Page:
Graffiti Knight

288p. Pajama Pr. 2014. pap. $14.95. ISBN 9781927485538.
Gr 9 Up—It is 1947, and life is hard for 16-year-old Wilm and his family. The city of Leipzig, in southeast Germany, is controlled by the Soviets, who are brutal masters. The Germans are constantly hungry because the Soviets have significantly reduced their food rations. Even worse, the German police, Schupos, are puppets of the Soviets. Wilm and his friends like to skulk around and pretend to battle the enemy, but the war becomes real when he experiences just how powerless his community really is against them. After witnessing Schupos beat and taunt his crippled father, the teen discovers the reason that his sister's boyfriend doesn't come around anymore: Ernst, a Schupo himself, came upon four Soviets raping her and now considers Anneliese damaged goods. Wilm is determined to fight back, and starts committing small acts of sabotage against the police. Finally, an attempt to leave his mark on the Soviet compound goes awry, and he and his friends are forced to flee. The last quarter of the book is nonstop action as the group travels for days, attempting to avoid pursuers to make it to Bavaria and the American Zone. Wilm is a flawed but engaging protagonist, prone to headstrong actions, and he matures believably over the course of the story. While over-expository conversations between characters lead to moments of stilted and unnatural dialogue, Bass does a fine job of opening readers' eyes to the harsh realities that so many German civilians faced after their country's defeat, regardless of whether they had supported the Nazi regime.—Kim Dare, Fairfax County Public Schools, VA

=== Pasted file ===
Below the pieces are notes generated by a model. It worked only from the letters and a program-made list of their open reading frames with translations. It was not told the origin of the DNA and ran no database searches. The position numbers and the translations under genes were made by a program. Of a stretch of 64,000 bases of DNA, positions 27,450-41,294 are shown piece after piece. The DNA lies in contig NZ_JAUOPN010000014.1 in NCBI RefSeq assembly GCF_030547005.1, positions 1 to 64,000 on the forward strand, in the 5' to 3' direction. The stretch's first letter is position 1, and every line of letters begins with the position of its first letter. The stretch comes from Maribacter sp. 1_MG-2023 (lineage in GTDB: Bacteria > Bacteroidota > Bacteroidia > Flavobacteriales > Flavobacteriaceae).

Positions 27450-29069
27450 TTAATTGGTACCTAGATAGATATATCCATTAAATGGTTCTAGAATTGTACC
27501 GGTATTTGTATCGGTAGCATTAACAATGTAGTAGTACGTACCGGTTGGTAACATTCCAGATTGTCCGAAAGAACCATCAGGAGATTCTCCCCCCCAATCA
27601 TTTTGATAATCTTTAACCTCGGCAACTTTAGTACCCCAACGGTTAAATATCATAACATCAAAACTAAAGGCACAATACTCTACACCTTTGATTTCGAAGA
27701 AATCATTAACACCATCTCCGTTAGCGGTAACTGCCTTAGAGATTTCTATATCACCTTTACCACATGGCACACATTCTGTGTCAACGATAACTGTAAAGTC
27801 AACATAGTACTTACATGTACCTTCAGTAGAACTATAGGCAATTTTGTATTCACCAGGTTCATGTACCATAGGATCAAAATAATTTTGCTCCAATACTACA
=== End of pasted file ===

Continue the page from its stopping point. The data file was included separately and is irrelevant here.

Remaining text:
Be the first reader to comment.

Comment Policy:
  • Be respectful, and do not attack the author, people mentioned in the article, or other commenters. Take on the idea, not the messenger.
  • Don't use obscene, profane, or vulgar language.
  • Stay on point. Comments that stray from the topic at hand may be deleted.
  • Comments may be republished in print, online, or other forms of media.
  • If you see something objectionable, please let us know. Once a comment has been flagged, a staff member will investigate.



We are currently offering this content for free. Sign up now to activate your personal profile, where you can save articles for future viewing